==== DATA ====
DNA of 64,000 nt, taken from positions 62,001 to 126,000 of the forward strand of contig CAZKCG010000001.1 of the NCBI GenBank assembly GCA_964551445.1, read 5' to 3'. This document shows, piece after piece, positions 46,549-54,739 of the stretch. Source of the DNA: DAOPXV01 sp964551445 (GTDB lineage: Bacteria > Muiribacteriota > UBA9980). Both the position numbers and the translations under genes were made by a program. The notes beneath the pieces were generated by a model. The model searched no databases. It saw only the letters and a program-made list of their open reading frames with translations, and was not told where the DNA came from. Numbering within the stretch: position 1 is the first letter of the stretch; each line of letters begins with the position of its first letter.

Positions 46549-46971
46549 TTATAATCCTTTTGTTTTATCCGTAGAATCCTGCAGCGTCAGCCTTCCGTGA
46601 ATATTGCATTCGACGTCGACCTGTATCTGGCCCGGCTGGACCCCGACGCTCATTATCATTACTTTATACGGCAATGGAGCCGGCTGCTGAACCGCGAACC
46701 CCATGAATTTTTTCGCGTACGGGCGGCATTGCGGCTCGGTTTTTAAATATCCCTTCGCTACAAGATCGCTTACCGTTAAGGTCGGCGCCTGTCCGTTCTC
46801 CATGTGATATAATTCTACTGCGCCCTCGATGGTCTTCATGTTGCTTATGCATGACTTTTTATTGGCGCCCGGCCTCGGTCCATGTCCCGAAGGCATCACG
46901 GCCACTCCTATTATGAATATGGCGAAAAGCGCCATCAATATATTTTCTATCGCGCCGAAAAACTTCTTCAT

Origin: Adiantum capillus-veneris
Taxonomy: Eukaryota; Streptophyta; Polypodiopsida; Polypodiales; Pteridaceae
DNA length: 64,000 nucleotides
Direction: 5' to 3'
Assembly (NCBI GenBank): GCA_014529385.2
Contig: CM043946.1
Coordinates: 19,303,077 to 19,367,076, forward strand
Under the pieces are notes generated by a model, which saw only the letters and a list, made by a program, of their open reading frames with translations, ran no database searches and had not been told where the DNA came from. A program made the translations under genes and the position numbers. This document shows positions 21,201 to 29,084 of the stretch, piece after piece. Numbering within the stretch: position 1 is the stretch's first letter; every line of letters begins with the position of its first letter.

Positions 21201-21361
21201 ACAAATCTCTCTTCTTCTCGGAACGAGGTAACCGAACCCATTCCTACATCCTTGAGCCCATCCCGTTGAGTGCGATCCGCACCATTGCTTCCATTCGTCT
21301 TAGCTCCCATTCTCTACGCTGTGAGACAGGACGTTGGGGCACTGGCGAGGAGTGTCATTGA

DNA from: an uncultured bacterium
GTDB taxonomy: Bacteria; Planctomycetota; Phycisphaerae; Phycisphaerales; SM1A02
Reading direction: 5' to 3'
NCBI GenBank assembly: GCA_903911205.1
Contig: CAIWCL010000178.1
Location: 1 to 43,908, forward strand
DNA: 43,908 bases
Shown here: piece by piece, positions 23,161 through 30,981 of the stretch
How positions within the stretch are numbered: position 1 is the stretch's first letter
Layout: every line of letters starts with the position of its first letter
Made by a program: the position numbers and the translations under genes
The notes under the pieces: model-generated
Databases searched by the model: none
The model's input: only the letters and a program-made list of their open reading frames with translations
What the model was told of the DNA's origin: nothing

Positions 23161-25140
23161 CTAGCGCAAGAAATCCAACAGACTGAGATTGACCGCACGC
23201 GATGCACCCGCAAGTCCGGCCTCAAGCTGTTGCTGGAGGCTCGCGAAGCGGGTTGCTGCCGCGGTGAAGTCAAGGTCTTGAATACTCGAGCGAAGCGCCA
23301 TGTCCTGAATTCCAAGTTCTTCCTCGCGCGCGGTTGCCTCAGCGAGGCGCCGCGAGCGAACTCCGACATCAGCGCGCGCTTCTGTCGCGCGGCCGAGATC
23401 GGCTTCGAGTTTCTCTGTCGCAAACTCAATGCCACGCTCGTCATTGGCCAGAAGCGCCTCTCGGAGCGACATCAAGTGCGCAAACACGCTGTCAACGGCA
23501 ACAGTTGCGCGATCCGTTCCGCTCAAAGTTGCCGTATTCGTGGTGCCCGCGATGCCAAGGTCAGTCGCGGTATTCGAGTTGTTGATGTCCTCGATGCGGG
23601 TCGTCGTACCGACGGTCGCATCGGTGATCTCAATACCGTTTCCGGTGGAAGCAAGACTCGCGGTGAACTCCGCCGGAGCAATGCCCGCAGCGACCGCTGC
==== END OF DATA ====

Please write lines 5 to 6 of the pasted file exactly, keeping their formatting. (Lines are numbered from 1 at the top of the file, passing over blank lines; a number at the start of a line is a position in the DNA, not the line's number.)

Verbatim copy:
46701 CCATGAATTTTTTCGCGTACGGGCGGCATTGCGGCTCGGTTTTTAAATATCCCTTCGCTACAAGATCGCTTACCGTTAAGGTCGGCGCCTGTCCGTTCTC
46801 CATGTGATATAATTCTACTGCGCCCTCGATGGTCTTCATGTTGCTTATGCATGACTTTTTATTGGCGCCCGGCCTCGGTCCATGTCCCGAAGGCATCACG